The Catholic faith was important to Landgraf's family. Landgraf attended Mass. and holy days regularly. Items signaling faith and devotion decorated Landgraf's house. According to a relative's testimony, there was a desire to "pay back" the Catholic church because the church helped Landgraf's grandparents when they immigrated to the United States due to religious persecution.

         In 1995, Jerome began living in a nursing home. He died on August 25, 2000. Landgraf inherited Jerome's interest or was a joint owner with right of survivorship with Jerome for Jerome's interest in personal and real property.

         (ii) Landgraf's Land

         Landgraf owned several tracts of farmland in Otoe County, Nebraska. His home was located on a farm near Dunbar, Nebraska, which consisted of approximately 1, 000 acres of land. When Landgraf's father was in charge, the family farmed most of the land. After Landgraf's father died, Landgraf and Jerome "kept putting more and more to grass." They farmed [296 Neb. 380] some of the land, but primarily used it for livestock. After Jerome entered the nursing home, this land was farmed by Gail for approximately 10 years. Landgraf also owned farms some distance from his home. These farms were composed of approximately 80 acres and 160 acres and were farmed by Robert and Jacqueline Knake and Robert Witte, respectively.

         (iii) Relationship With Farmers

         a. Neumeisters

         In 1978, Gail began helping his brother perform haying work for Landgraf and Jerome. When Gail's brother moved in 1983, Gail took over the haying work. In 1995, after Jerome entered the nursing home, Gail stopped haying and began farming Landgraf's land. He had a 60-40 lease arrangement with Landgraf in which Landgraf received 40 percent of the income and paid 40 percent of expenses.

         In 2004, Gail told Landgraf that he did not want to farm the land anymore and Landgraf became very upset. According to Gail, Landgraf offered to cosign on a $67, 000 note if Gail continued to farm the land. The lender subsequently sued the Neumeisters for failure to pay the loan. In May 2006, the day before Gail's equipment and other collateral were to be taken by the lender, Gail wrote a check for $75, 000 payable to himself that Landgraf signed.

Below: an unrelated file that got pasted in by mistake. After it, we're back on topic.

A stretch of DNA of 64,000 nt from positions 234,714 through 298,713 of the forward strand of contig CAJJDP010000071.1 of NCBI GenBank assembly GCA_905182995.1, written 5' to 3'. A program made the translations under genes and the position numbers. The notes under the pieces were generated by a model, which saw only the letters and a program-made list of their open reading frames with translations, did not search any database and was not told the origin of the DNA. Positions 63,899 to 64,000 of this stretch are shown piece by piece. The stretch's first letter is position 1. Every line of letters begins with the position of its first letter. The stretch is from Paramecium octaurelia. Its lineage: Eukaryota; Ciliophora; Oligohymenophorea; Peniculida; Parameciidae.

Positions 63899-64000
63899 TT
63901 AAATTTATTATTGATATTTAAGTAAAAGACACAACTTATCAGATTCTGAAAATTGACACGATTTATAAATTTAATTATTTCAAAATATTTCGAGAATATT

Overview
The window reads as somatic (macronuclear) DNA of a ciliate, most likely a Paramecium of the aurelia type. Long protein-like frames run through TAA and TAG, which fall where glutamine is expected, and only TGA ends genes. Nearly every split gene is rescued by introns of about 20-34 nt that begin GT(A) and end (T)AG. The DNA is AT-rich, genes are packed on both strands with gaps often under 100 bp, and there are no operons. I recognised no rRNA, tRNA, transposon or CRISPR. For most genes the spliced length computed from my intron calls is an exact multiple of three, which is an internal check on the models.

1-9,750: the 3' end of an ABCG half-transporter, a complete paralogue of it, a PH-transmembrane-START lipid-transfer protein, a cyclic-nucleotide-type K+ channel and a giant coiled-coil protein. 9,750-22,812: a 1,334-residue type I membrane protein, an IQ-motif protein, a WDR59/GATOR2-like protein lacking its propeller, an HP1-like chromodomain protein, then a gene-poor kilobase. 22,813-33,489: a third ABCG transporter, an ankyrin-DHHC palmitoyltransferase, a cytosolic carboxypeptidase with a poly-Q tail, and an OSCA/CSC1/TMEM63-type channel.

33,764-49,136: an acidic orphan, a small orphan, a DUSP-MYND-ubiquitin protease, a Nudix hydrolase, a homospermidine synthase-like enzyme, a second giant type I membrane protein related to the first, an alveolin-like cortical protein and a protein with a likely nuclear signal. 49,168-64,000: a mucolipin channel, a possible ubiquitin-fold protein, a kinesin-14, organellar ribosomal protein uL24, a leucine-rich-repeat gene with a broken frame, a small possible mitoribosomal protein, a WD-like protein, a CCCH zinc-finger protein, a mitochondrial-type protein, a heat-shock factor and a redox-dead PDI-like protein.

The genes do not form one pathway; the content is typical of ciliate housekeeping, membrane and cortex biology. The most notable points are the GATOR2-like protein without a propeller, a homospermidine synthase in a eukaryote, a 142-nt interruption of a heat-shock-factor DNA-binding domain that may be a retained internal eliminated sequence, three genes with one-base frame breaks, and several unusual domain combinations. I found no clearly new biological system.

Landgraf's attorney, Richard Hoch, tried to work with the Neumeisters to document some obligation to repay Landgraf, but he was unsuccessful because the Neumeisters never returned the instruments that Hoch prepared for their signatures. According to Gail, the arrangement to repay Landgraf was for Gail "to keep farming or be around" and to "work it off." But by the time the loan was paid off, Gail had ceased farming. Gail stopped farming Landgraf's land in 2005, because "the input costs were higher than the output costs." Gail testified that he worked off the debt by controlling weeds, cleaning a road ditch, cutting trees, fixing a roof, and various other things.

         [296 Neb. 381] Gail also claimed that he worked off the debt by performing work for Landgraf under the Environmental Quality Incentives Program (EQIP). This was a "cost share" program with the government concerning conservation work. Landgraf had three 10-year EQIP contracts. Gail was the "operator" on the contracts and also acted as the contractor doing the conservation work. He was to perform the work without being compensated by Landgraf.